Nation short of trained workers

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VietnamNet English - 37 month(s) ago 7 readings

Nation short of trained workers

VietNamNet Bridge – Viet Nam needs to focus on developing high quality human resources to ensure that the process of integrating into the world economy can be sustained, experts said at a conference held recently in HCM City.

VietNamNet Bridge – Viet Nam needs to focus on developing high quality human resources to ensure that the process of integrating into the world economy can be sustained, experts said at a conference held recently in HCM City.

Students of the Ha Noi University of Natural Sciences learn at a modern laboratory. Viet Nam should stimulate e-learning to provide high quality workers for the country’s development. (Photo: VNS)

The conference, titled “Integration: Co-operation and Competition,” was co-organised by the Ha Noi University of Commerce and the HCM City College of Foreign Economic Relations.

Attending the conference were policy-makers and scholars from Viet Nam and several other countries.

They exchanged information, experiences and ideas on integration trends between Viet Nam and foreign countries, especially those in the Asia-Pacific region.

High quality human resource is the platform to create the best competitive base, keep wastage of materials to a minimum and create resilience and develop resistance to overcome crises. Hence this provides a solid basis for sustainable development, said Pham Xuan Thu of the HCM City College of Foreign Economic Relations.

He noted that definitions of what constitutes a skilled worker differ, but it was important to keep in mind that such workers do not have to be highly educated or possess much job experience. They need to have certain skill sets necessary to work in a certain field.

Every year, about 1.5-1.7 million people enter the labour force in Viet Nam. Last year, the number of people with college degrees reached three million, accounting for 5.9 per cent of the labour force.

The Vietnamese Government has paid a lot of attention in investing in education and training sector, the conference heard. Total State budget expenditure for this sector was VND104.77 trillion (US$5.03 billion) in 2010, accounting for 20 per cent of the GDP.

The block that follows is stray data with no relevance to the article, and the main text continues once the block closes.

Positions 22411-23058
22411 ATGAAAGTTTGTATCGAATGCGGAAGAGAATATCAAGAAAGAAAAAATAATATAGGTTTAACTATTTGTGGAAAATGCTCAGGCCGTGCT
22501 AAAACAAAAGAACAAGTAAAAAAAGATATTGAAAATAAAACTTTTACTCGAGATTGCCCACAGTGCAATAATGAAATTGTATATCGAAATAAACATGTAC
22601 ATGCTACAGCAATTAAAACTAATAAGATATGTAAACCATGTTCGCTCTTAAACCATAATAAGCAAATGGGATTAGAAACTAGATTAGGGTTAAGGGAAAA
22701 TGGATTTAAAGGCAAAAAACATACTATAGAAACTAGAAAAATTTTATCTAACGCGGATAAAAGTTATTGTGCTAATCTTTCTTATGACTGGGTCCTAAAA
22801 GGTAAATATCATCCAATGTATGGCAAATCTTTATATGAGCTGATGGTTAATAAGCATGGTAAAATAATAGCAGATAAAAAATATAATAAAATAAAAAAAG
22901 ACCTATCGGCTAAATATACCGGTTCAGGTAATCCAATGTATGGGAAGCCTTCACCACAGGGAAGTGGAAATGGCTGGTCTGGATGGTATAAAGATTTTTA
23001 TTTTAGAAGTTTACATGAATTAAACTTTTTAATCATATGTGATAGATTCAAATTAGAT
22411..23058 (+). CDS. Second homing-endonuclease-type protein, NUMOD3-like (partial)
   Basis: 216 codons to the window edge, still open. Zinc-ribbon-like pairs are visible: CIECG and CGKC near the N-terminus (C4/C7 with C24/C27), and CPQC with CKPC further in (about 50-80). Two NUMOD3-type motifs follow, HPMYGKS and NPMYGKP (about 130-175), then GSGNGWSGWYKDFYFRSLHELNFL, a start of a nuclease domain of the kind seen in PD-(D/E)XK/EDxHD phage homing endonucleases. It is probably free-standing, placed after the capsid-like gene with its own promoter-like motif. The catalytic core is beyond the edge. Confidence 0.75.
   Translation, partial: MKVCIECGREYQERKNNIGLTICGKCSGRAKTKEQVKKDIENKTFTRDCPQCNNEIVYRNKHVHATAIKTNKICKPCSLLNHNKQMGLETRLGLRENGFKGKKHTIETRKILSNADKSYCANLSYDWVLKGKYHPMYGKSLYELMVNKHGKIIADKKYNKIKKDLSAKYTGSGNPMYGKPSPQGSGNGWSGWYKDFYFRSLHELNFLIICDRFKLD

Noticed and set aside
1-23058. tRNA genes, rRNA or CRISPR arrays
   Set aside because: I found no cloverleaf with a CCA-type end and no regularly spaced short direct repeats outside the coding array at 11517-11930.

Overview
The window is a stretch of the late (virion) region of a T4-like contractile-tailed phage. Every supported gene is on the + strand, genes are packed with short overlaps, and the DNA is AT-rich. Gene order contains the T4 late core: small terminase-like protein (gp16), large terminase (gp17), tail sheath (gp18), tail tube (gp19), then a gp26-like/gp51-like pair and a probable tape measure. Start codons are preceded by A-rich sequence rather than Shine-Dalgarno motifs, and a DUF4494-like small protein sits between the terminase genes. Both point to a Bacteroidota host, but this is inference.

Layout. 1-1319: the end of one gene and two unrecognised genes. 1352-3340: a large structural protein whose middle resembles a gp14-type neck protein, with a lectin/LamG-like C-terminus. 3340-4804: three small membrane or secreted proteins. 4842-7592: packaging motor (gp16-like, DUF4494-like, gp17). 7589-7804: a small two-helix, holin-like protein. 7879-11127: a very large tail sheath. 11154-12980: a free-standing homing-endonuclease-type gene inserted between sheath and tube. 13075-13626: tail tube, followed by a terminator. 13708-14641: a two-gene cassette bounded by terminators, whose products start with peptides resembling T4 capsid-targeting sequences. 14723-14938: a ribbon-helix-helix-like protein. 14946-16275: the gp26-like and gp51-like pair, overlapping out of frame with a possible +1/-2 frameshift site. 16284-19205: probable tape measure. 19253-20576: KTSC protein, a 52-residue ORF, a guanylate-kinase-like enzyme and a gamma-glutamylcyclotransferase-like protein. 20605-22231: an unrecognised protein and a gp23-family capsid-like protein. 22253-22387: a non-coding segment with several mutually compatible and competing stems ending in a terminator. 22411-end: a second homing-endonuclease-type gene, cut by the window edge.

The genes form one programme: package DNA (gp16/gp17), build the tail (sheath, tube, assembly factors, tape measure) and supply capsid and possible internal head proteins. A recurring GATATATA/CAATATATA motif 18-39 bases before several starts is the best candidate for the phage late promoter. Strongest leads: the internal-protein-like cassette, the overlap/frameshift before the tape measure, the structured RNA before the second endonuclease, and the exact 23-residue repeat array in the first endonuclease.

However, Viet Nam’s human resource quality was low compared to other countries. According to World Bank rankings, the human resource quality of Viet Nam is 3.79 compared to South Korea’s 6.91, India’s 5.76, Malaysia’s 5.59 and Thailand’s 4.49 points.

Based on the Global Competitiveness Index of the World Economic Forum, in 2009-10, Viet Nam was ranked 75th out of 133 countries in labour productivity, while Singapore, Malaysia and Thailand were in the third, 24th and 36th position respectively.

In the ASEAN region, Viet Nam’s Human Development Index (0.718) is only higher than three countries: Laos (0.608), Cambodia (0.575) and Myanmar (0.585).

Thu said there’s need to re-evaluate the output quality of universities, colleges and vocational schools in the whole country, and effect needed reforms in the national education system through changes in the curricula and management mechanisms.

Employees need to proactively seek information and self-training to maximise their skills and competitiveness, he added.

Employers, on the other hand, should be responsible for training and retraining management staff if they are to become competitive enough to face the competition that the international integration process entails.

At the conference, In-Soo HAN of the Chungnam National University in South Korea said Viet Nam should stimulate e-learning in university education because of its effectiveness.

E-learning took advantage of the speed, memory, and data manipulation capabilities of the computer for greater flexibility of instruction, he said.

VietNamNet/Viet Nam News

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